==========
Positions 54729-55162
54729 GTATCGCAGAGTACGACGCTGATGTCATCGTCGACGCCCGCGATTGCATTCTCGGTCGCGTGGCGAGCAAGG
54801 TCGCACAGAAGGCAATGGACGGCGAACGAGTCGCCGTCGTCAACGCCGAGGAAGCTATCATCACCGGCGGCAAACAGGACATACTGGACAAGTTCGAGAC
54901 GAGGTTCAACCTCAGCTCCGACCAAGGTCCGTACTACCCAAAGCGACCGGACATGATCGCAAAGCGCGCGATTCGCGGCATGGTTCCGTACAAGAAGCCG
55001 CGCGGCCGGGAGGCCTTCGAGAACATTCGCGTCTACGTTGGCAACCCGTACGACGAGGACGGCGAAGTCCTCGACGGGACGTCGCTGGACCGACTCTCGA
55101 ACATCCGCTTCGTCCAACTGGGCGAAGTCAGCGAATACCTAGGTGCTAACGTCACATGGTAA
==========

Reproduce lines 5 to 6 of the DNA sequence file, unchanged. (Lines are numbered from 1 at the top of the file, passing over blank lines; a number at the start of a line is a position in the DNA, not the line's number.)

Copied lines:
55001 CGCGGCCGGGAGGCCTTCGAGAACATTCGCGTCTACGTTGGCAACCCGTACGACGAGGACGGCGAAGTCCTCGACGGGACGTCGCTGGACCGACTCTCGA
55101 ACATCCGCTTCGTCCAACTGGGCGAAGTCAGCGAATACCTAGGTGCTAACGTCACATGGTAA